3) How will the naval war play out? Will it simply be a matter of the US blockade being broken, so the CSA has better chances of procuring European armaments and supplies for its armies?
4) What are the strategic and logistical factors? The US has its industry gearing up, and has a well developed railway network to move troops all over the place. The CSA and the British in Canada have neither of these things. The US can stuff a lot of men into uniform, but British troops would probably be a much more limited resource.
4) What are the political factors? Does the war end if the Anglo/CSA side takes Washington or would the US government be able to move around, as it did during the Revolution? How do you model Britain’s appetite to sustain the war? Would the British be casualty adverse? How badly do things go at home, given that the US is Britain’s greatest market for food at the time? Also, how does slavery work? Would it make sense to give the US an opportunity, should they win a significant battle over the CSA, to issue the Emancipation Proclamation, thus making it a lot harder for London to justify a continued war on behalf of a slave state ally? What are Britain’s strategic goals anyway - a punitive campaign, or regime change in Washington?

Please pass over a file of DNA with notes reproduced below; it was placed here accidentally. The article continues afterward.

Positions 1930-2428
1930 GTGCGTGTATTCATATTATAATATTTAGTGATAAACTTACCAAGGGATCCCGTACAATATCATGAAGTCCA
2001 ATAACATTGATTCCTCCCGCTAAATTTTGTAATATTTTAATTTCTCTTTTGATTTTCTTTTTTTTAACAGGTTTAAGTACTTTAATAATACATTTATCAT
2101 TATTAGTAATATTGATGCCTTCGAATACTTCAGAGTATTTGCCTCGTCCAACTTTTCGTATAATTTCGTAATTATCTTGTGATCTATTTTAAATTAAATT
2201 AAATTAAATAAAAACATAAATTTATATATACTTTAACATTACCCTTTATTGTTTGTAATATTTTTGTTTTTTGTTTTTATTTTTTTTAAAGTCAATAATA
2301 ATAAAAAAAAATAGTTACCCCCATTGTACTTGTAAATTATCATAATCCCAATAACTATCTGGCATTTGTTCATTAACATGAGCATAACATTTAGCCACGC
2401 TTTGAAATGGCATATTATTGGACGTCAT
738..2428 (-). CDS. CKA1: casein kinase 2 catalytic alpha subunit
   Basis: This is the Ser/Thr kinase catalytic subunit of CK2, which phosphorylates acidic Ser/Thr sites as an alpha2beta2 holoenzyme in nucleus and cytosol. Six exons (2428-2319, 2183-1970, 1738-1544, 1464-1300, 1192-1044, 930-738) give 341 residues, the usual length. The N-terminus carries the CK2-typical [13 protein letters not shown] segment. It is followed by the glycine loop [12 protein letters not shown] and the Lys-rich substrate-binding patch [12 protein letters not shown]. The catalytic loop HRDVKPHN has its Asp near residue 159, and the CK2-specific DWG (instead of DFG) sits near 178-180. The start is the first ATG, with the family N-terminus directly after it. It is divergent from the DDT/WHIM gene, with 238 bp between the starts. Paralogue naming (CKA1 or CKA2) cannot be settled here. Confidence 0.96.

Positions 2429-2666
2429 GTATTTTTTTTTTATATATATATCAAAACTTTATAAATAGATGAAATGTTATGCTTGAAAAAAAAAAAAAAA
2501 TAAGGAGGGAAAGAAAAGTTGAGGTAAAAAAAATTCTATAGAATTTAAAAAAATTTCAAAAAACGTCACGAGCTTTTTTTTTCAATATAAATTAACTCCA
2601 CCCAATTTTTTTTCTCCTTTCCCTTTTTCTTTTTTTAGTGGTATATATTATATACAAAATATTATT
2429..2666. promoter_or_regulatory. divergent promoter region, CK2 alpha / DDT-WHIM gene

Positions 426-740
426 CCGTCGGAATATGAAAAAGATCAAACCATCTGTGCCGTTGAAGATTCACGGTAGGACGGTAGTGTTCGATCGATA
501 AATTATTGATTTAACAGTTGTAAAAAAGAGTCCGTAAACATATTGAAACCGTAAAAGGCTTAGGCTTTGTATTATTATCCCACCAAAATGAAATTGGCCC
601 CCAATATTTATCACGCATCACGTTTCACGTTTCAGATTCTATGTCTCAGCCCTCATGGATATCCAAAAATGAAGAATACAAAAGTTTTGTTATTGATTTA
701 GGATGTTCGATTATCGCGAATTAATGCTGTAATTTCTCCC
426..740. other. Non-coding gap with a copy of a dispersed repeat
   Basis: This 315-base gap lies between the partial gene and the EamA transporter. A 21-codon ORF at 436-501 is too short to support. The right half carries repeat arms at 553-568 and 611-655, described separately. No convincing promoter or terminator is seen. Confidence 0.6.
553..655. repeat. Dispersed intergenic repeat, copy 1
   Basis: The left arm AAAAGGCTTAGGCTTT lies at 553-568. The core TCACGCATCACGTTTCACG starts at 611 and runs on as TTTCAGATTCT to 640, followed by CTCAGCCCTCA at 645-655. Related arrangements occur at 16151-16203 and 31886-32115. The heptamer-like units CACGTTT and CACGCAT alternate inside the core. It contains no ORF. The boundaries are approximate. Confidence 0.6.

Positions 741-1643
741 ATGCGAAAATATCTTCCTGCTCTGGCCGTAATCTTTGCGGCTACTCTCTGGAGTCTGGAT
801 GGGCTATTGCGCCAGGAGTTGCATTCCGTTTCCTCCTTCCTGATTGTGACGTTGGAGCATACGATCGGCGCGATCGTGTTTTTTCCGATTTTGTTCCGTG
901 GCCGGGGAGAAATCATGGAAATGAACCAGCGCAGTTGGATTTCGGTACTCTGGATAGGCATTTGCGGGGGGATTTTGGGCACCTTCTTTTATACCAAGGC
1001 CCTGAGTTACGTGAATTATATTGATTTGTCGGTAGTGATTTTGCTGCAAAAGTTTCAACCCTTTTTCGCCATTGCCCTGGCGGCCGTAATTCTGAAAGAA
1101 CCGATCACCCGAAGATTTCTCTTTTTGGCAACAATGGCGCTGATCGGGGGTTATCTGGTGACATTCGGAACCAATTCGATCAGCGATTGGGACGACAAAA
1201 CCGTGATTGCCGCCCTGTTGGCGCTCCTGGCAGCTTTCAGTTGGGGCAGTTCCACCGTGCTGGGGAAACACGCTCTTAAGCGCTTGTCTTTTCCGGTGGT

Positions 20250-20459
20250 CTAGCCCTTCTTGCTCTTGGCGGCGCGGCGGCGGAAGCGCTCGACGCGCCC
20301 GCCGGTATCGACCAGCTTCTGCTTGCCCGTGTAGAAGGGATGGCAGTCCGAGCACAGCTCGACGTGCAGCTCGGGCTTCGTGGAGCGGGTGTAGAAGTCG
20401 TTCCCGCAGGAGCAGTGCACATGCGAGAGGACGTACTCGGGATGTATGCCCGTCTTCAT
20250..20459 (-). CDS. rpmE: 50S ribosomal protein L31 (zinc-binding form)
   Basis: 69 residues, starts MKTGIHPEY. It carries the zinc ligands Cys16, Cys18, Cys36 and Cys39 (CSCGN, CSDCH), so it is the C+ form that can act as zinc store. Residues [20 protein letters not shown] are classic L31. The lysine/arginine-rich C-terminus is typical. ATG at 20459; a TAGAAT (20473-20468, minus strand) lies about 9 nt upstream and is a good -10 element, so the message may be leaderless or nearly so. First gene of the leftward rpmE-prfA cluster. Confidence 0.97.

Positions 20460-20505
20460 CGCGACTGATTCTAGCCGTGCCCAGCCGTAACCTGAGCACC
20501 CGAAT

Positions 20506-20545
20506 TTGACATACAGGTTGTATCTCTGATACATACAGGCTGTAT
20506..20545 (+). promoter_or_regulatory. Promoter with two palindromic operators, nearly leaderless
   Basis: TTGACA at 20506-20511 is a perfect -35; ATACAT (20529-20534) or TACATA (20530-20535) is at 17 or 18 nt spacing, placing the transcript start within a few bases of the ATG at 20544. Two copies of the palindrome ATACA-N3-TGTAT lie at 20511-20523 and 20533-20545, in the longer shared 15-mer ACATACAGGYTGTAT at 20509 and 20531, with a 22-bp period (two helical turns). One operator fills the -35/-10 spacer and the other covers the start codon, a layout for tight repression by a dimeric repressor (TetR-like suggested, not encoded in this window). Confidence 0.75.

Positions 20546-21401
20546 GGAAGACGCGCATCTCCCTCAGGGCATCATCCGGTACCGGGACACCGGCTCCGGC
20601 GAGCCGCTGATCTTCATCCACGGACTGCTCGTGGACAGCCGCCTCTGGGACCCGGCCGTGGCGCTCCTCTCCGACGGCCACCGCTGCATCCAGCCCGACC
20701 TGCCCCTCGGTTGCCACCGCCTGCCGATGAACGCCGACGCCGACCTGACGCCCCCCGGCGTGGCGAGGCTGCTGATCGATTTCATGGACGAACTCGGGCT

So what are your thoughts? What do you think would happen if the Trent Affair went hot and caused a was as outlined above? What happens when the campaigning season starts in March 1862? How would you model it, either on the tabletop or as a board game? I’d love to hear your opinions.
Thursday, February 27, 2014
I was pleased this week to receive a package from Sweden, courtesy of young Joakim The Miniatures Man, as I was one of the lucky winners of his blog contest. Now I had no idea of the Canadian dollar - Swedish kroner exchange rate. I looked it up, and 72 kr is a little over $12 in my money, so a very substantial act of generosity on his part, for which I am heartily grateful.